Exercising good judgment as evidence by our conduct is an outflow of listening well to wisdom's call. Learning to speak when in makes sense and then remain prudently silent when it does not is also an outcome of having learned the lessons of wisdom. Knowing when to keep quiet and when to speak up is difficult, isn't it? Realizing when action is the course desired, but also when inaction is the best means of attack is also an art. There is a fine balance which must be learned and it is learned by paying attention and listening carefully - we become "readers" of the signs, so to speak. I think God gives us the ability to "read" the circumstances, know when it is the right moment to move, and holds us back with some check in our inner man when the time is not right - but these "skills" are learned at his feet, not simply by trial and error. When we do err, if we bring those things back to him, he is quite willing to help us learn where the action went wrong, or what was said which probably should have been left unsaid. At that point, the learning "effort" belongs to us. Somethings just never get "learned" because we hear, but then don't commit them into our practical, everyday life - we don't allow them to affect our "practice".
Mark well that God doesn’t miss a move you make; he’s aware of every step you take. The shadow of your sin will overtake you; you’ll find yourself stumbling all over yourself in the dark. Death is the reward of an undisciplined life; your foolish decisions trap you in a dead end. (Proverbs 5:21-23 MSG)
In this fifty chapter of Proverbs, we are reminding of the enticing effects of immorality. This is more than a chapter about remaining faithful to your husband or wife. It is instruction into knowing exactly where your heart is directing its affections, what you really are seeking, and that what is "available" is not always the "wisest" choice for our lives. What we discover is the effects of being "unfaithful" - choices of the heart which "stray" from the commitment of relationship once made will result in shame and grief.
It doesn't matter whether we are speaking about the relationship of marriage, that of a close friendship, or most importantly of the relationship we have with our Savior. Get pulled away by enticing talk or appearances - reap the consequences of shame, guilt and grief. God doesn't emphasize the importance of remaining "pure" in heart - committed to only one - because he likes to "limit" us. He knows the anguish and disgrace of giving to anyone else what has been dedicated to another - especially him!
The main aim of the chapter is to remind us of the importance of being captivated by one, not the lust of Many or Much. Many and Much are close companions in this journey we make each day. We are constantly faced with the lure of Much and the fantasy of Many. Much attempts to snag us by playing into our desires for competition and attention. Many pulls us in with the stroking of our pride and the disguise of the adequacy of "popularity". We probably find ourselves surrounded with the many enticements of Many and Much, not because we have the need for either, but because Many and Much appeal to some "unfulfilled" desire we have - a desire we have not learned to control or given much attention toward understanding in our lives.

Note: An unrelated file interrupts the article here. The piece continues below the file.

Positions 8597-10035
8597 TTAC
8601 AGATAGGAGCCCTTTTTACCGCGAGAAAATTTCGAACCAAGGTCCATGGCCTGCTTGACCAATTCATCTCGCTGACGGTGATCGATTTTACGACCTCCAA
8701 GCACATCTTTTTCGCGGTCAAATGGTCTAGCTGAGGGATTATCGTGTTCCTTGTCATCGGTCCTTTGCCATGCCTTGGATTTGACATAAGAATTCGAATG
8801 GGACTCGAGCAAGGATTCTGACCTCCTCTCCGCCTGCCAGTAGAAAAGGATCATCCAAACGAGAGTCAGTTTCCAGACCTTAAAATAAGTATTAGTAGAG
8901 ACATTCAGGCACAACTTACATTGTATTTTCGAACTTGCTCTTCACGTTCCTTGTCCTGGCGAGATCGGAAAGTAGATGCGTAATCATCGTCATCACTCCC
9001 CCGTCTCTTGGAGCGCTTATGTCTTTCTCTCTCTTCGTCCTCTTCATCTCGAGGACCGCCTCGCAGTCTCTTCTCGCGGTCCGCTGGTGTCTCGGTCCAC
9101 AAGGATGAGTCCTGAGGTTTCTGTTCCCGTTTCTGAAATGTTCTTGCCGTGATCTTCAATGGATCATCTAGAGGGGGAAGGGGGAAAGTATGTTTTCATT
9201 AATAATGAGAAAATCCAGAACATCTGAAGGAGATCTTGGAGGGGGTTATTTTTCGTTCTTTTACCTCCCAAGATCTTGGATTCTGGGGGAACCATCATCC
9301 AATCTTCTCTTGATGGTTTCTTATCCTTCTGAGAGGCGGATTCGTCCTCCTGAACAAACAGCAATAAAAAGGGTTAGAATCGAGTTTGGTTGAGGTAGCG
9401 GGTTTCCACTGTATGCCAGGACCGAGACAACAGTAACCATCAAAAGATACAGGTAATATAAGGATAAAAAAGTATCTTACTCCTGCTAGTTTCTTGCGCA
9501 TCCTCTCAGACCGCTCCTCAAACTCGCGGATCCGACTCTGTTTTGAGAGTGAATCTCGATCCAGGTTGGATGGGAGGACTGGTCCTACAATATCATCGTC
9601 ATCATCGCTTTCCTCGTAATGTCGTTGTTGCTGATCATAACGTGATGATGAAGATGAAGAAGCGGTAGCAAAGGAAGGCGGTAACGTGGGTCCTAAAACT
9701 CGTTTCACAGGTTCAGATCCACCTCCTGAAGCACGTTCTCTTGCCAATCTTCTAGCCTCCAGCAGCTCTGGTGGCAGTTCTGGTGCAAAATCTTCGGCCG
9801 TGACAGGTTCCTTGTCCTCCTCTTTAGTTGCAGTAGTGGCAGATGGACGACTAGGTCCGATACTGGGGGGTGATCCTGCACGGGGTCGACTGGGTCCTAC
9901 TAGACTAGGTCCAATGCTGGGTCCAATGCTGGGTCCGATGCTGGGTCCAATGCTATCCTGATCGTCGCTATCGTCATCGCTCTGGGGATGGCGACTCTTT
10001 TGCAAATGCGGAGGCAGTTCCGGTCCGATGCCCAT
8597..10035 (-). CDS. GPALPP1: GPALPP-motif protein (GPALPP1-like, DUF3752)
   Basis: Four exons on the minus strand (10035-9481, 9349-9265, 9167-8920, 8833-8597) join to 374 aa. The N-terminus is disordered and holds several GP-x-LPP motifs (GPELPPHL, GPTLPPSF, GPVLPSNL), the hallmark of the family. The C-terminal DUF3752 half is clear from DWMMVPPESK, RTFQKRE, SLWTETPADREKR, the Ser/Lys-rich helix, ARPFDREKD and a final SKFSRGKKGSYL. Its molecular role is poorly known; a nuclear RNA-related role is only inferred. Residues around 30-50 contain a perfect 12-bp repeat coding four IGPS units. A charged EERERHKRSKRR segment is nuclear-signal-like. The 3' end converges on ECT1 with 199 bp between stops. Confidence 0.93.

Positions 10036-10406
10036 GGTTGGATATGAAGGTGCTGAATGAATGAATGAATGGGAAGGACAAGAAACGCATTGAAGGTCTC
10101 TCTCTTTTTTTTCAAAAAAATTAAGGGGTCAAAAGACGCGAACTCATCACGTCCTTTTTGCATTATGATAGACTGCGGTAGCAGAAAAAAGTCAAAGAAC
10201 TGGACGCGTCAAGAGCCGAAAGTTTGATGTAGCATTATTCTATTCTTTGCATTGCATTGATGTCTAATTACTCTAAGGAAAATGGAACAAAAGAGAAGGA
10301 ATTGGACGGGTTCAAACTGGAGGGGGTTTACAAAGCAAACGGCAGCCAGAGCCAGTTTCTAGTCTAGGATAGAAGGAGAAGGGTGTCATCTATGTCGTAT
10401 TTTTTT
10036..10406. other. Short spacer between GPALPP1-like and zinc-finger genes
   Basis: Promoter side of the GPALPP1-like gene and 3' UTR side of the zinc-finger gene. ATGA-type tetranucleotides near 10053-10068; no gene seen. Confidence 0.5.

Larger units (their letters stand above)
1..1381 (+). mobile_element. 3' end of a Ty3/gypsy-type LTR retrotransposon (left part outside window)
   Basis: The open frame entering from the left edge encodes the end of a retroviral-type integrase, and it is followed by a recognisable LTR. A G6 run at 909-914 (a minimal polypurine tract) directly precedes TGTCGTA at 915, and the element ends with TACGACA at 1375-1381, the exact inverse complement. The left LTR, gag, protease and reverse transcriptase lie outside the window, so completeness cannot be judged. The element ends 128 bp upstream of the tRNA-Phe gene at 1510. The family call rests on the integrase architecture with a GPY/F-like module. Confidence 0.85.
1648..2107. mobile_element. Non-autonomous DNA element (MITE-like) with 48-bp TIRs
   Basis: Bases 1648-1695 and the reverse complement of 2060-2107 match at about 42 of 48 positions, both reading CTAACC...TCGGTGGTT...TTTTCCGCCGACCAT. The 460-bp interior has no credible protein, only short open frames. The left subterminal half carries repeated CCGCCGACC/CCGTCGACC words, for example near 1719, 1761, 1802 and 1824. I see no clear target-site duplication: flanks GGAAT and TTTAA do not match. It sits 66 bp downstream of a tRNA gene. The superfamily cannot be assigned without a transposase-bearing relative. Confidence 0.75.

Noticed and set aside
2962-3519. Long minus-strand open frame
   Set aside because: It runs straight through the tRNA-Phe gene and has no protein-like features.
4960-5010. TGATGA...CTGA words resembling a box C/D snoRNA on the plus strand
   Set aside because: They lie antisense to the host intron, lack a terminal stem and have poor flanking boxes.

Captivation is the ability to attract and hold the attention and interest of the other. What captivates your heart today? What is playing on your interests? What is capturing your attention? These are the questions asked by the proverb - for what attracts our attention, holding it for even short periods of time, will eventually peak our interests - and interests aroused will soon require some investment on our parts. We are "fascinated" by the things Much and Many put out there as displays to lure us in. If you understand anything about "advertising", you know the "hook" has to be there to get someone to pay attention to the billboard, commercial, or the like. No hook - no attention. No attention - no sale!
Much plays on our affections, promising something we don't possess without the numerous activities and things Much offers for our "satisfaction". Many promises to build up our ego by the "status" Many promises once you have amassed all it has to offer. Much and Many are not limitless, though. Their "satisfaction" and "status" are not without end. There is but one relationship which produces unending satisfaction and status unmatched by anything in this world - the relationship of One.
Some may find the first several chapters of Proverbs a little hard to get hold of because there is all this talk about prostitutes. If we put all things in perspective, realizing the enticement and luring effects of those who "hock their wares", so to speak, we can see these chapters as practical illustrations of the effects of a divided heart. A heart which vacillates and cannot "get a fix" on any one thing as its means of satisfaction will be "lured into" the traps of Much and Many - hocking their wares for us to spend ourselves in pursuing. The "hook" of their appeal is in their "advertising" - but what they don't tell you is in their "fine print". It is most often the "fine print" we fail to read - so God gives us some insight into the "hidden agenda" of Much and Many.
Much and Many appeals to the majority - the Captivation of One appeals to only a few. What about you? Who has your heart? You may have been "hooked" by the advertising and fine print of Much or Many, feeling their is no way out of the obligation you are under to one or the other. Yet, if you know even one truth about our Lord Jesus it is this: He isn't "bound" by their "contracts"! Neither are you! You may break free of the hold of Much and Many at any time - by stepping into the embrace of One. Just sayin!